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BUDAPEST, May 5 — The Hungarian parliament today rejected the ratification of a treaty to combat violence against women, backing a government declaration that the measure promotes “destructive gender ideologies” and “illegal migration”.
Spearheaded by the Council of Europe, the Istanbul Convention treaty is the world’s first binding instrument to prevent and combat violence against women, from marital rape to female genital mutilation.
Presented by the rights watchdog for ratification in 2011, the convention was signed by a majority of EU member states including Hungary in 2014.
But the Budapest assembly, which has one of the lowest proportions of female lawmakers in Europe, stalled on ratifying it.
Prime Minister Viktor Orban’s ruling Fidesz party argued that while it agrees with the substance of the treaty, all legal guarantees to protect women from domestic violence are already contained in Hungarian law.
It also rejected references in the treaty text to “gender” and to obligations to receive refugees persecuted over sexual orientation or gender.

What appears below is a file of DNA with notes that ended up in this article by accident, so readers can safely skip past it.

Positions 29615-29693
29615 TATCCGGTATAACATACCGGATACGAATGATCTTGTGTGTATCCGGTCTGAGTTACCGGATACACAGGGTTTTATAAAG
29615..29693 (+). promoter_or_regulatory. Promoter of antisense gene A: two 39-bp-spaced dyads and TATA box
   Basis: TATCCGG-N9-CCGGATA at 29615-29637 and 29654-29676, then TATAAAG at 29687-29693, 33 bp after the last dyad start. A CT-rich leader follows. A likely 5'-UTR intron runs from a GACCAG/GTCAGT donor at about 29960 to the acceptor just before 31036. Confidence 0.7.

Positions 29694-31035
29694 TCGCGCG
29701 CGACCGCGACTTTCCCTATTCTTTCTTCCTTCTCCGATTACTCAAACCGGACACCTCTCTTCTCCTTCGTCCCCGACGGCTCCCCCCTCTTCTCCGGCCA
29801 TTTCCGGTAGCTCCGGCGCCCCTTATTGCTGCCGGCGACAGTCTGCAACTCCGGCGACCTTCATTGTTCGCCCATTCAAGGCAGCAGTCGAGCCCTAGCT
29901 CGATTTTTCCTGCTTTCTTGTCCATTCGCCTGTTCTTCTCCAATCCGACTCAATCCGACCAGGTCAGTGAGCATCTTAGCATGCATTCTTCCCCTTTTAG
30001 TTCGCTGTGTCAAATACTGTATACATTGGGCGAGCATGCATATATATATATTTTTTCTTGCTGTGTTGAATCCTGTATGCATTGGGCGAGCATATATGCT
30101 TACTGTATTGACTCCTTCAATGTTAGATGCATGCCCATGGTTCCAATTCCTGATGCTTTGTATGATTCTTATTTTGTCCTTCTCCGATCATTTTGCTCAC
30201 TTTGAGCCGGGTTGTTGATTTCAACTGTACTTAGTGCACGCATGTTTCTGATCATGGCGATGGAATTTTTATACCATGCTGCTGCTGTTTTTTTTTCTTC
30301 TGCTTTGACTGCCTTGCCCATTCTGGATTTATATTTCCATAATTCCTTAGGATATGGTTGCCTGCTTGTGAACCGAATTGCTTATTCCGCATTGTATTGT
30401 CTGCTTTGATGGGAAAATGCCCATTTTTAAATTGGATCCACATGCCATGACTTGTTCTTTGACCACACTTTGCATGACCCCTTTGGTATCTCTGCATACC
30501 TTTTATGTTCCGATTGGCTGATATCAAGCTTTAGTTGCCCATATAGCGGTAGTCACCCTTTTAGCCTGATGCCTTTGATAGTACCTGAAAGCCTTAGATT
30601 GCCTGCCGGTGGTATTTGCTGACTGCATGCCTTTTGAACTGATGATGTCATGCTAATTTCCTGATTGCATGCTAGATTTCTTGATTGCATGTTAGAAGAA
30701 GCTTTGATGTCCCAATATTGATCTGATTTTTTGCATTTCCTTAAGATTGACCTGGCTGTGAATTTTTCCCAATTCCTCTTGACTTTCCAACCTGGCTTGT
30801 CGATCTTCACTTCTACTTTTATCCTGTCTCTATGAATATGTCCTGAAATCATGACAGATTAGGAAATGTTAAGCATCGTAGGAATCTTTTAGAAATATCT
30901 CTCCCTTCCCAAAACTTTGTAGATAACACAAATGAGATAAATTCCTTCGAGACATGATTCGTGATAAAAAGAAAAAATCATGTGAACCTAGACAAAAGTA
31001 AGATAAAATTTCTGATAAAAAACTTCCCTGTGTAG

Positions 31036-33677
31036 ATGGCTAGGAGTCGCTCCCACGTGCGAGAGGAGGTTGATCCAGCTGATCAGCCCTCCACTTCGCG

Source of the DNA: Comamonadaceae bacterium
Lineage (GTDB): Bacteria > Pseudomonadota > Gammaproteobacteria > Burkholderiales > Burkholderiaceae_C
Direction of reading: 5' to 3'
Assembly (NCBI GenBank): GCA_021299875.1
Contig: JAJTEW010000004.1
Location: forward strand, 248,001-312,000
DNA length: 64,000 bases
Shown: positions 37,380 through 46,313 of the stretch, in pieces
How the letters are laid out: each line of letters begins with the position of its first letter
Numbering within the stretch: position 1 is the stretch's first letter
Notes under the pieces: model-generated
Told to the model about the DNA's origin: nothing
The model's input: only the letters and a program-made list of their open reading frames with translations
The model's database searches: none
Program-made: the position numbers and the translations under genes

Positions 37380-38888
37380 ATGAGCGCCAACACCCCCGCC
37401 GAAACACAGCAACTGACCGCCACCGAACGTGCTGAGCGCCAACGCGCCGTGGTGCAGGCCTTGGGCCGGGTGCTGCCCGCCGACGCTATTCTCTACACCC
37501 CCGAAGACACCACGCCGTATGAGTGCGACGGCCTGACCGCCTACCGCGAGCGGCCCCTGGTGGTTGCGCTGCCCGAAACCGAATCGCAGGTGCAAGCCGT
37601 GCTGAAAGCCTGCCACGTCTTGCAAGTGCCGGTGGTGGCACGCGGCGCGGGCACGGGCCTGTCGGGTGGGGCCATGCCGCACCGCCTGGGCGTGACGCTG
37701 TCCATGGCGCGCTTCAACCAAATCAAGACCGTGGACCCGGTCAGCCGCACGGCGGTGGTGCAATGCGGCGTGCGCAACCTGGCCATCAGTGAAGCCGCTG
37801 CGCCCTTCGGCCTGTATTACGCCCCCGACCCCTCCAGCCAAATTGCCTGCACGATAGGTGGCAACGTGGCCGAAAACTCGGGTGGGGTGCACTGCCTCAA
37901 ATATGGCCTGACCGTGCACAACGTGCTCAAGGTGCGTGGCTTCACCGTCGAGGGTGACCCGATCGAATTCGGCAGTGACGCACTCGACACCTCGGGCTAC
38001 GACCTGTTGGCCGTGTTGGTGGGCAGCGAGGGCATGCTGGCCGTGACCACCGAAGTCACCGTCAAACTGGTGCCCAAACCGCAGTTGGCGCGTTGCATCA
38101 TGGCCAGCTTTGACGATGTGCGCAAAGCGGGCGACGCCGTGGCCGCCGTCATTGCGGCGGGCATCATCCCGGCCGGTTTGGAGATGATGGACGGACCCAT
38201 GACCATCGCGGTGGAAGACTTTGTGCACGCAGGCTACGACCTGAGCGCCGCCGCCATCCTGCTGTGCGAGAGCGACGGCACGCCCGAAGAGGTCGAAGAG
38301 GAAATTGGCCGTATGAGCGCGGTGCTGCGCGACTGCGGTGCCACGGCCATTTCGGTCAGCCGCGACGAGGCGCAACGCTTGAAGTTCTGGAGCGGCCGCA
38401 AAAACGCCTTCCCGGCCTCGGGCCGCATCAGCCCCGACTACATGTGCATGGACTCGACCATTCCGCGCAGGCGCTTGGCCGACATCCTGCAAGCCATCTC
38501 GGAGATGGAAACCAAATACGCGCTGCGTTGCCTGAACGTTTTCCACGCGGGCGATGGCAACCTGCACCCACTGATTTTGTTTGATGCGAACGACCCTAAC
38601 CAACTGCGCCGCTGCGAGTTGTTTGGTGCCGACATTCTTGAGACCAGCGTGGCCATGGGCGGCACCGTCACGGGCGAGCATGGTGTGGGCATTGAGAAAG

The treaty text’s “ideological approach is contrary to the Hungarian legal order and the convictions of (the government),” said Lorinc Nacsa, a lawmaker from the Christian Democrats, the junior coalition partner of Fidesz, who sent the government declaration to parliament.
It would also “speed up or simplify” immigration to Europe, he said.
The declaration’s approval was blasted by opposition politicians who cited the worldwide rise in domestic violence during virus-related lockdowns, and slammed the government’s record on gender equality and helping asylum seekers.
In the years after Orban came into power in 2010, he rewrote the central European country’s constitution and included a definition of marriage in Hungary as a union between a man and a woman.
His anti-immigration and conservative social policies have included a 2018 decree, also proposed by the Christian Democrats, effectively banning universities from teaching gender studies courses.
A recent draft bill submitted to parliament seeks to block access to legal gender recognition for transgender people.
Rights groups say this exposes trans people to potential discrimination in employment, housing, and accessing services and official procedures. — AFP
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